Christopher Jazwa: Archaeological artifact and data analysis on collections from Santa Rosa Island, California
Archaeological Artifact and Data Analysis on Collections from Santa Rosa Island, California
Christopher Jazwa is broadly interested in how patterns of human settlement, subsistence and mobility are influenced by the changing environment and cultural factors that mediate human-environmental dynamics. In particular, much of his work focuses on how the distribution and availability of environmental resources, along with cultural factors that affect how people use those resources, influence the distribution of human settlement. Jazwa has three active research projects on California’s Channel Islands; Cabo Pulmo, Mexico; and the Loukkos Valley, Morocco.
His work on California's Channel Islands has been ongoing since 2004. There, he uses ecological models to understand the establishment, expansion and contraction of human settlement on the islands through time. Jazwa's current work involves the use of stable isotopic signatures to reconstruct environmental change on both long-term (climate change) and short-term (ENSO, inter-annual variation, seasonality) scales and the effects on patterns of human mobility.
His work in Cabo Pulmo began in 2018 and is focused on understanding human interactions with the coastal environment in a relatively understudied area. He is working on determining the distribution of archaeological sites and understanding the chronology of human occupation in the region.
Jazwa also is interested in applying human behavioral ecology models to the classical world. Since 2016, he has been a part of the Gardens of the Hesperides project in the Loukkos River Valley, Morocco, under the direction of Stephen Collins-Elliot of the University of Tennessee. In this project, he is using the Ideal Free Distribution model to trace changes in settlement patterns outside of the primary site of Lixus.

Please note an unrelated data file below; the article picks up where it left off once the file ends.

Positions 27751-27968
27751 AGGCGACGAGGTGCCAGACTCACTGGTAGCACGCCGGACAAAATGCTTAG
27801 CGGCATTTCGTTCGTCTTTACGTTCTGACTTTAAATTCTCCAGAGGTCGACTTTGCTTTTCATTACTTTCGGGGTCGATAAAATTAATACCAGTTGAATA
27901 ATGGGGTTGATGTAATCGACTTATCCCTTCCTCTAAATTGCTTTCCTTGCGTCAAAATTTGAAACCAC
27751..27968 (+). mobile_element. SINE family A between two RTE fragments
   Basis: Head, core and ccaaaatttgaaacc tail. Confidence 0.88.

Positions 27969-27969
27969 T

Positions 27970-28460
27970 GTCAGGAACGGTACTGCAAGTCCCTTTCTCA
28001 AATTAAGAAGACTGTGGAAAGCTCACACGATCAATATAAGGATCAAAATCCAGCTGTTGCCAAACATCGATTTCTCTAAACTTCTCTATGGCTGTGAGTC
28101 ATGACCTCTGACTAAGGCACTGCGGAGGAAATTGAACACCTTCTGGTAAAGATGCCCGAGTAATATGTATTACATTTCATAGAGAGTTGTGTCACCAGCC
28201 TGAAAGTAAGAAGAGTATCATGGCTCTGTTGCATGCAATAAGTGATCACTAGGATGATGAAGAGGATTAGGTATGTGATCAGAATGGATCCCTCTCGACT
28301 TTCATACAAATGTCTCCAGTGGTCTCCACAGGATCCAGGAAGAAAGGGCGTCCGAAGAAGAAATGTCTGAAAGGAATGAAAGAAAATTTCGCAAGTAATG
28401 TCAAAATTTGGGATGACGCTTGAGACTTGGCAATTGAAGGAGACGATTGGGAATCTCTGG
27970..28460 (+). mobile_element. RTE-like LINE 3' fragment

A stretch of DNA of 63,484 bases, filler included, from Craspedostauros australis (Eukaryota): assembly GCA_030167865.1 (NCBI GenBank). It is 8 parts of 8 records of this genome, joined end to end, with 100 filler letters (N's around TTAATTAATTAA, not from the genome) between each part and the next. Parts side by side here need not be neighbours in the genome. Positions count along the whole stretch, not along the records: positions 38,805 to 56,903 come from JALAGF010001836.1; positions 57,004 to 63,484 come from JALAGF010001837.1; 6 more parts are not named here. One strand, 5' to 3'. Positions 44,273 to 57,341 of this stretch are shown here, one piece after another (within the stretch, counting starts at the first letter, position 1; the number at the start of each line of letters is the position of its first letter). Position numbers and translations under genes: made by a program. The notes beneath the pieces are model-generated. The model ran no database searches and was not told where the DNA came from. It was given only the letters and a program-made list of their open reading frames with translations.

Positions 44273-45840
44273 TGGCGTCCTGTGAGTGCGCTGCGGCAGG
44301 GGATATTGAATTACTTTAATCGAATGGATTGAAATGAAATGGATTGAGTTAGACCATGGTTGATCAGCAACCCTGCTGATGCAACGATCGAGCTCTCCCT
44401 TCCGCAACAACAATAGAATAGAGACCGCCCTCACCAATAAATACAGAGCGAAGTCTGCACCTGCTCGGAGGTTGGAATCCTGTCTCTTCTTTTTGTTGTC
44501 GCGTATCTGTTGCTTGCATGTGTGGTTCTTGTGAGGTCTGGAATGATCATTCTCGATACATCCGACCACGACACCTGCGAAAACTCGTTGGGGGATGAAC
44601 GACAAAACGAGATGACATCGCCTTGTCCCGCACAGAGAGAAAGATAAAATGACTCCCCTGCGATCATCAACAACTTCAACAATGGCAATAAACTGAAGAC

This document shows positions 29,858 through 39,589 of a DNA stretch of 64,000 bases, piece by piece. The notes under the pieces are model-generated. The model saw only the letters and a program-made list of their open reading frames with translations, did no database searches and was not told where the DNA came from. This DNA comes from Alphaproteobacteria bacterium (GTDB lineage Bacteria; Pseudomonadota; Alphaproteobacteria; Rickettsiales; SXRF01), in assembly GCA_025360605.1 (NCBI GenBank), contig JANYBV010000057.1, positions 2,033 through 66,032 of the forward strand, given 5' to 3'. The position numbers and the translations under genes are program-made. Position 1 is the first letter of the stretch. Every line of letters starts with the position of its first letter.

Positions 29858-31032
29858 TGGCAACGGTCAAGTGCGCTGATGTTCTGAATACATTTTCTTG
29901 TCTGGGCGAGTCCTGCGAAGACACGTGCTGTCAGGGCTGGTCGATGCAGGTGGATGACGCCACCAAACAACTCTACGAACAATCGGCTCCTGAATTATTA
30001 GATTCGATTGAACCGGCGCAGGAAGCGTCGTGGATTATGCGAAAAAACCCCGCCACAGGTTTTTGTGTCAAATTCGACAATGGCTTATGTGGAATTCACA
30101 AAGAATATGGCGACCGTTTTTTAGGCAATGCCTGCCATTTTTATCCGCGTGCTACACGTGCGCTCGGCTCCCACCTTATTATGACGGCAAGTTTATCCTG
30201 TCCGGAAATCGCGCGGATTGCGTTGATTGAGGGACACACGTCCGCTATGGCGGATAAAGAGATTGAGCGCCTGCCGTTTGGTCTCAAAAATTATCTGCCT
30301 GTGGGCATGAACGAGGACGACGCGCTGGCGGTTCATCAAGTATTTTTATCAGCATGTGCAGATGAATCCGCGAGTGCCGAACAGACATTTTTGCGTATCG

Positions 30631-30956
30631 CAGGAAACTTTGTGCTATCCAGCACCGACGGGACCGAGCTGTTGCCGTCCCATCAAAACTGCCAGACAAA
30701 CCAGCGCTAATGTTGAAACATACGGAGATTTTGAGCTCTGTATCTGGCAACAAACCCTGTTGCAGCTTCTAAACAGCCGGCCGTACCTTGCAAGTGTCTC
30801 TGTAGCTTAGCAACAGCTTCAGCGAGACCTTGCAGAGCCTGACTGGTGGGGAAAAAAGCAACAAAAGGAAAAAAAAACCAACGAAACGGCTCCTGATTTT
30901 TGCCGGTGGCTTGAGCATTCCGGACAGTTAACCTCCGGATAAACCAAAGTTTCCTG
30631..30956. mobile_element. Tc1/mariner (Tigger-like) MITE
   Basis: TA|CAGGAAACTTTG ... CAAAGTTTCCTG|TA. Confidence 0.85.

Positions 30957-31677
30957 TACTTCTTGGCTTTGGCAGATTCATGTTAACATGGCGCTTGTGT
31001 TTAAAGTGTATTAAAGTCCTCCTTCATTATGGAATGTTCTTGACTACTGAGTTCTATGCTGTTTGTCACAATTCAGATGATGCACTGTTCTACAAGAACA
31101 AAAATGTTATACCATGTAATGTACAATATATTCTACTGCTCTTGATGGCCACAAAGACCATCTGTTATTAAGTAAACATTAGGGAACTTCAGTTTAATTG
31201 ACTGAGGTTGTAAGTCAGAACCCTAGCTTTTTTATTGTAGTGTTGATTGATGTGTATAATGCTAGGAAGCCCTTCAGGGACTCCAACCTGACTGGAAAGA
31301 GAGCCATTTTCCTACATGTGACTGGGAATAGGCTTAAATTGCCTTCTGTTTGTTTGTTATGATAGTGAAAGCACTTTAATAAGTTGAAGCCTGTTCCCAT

He is co-director (with Christopher Morgan) of the Human Paleoecology and Archaeometry Laboratory at the University of Nevada, Reno. He encourages students interested in similar theoretical or methodological research questions to contact him.
This student will work with Dr. Christopher Jazwa in the Human Paleoecology and Archaeometry Laboratory in the Department of Anthropology. The project will involve analyzing archaeological artifacts from recent excavations from 2019-2021 on Santa Rosa Island, California. Humans have been living on Santa Rosa Island for 13,000 years, making it one of the places in the United States with the earliest evidence for settlement. The student will design a project in which they will help Dr. Jazwa sort through the remains of dietary refuse (shells and bones) to reconstruct what people were eating and where they were living at different times in the past. We will discuss different specific options for the sites we will target and the focus of the research.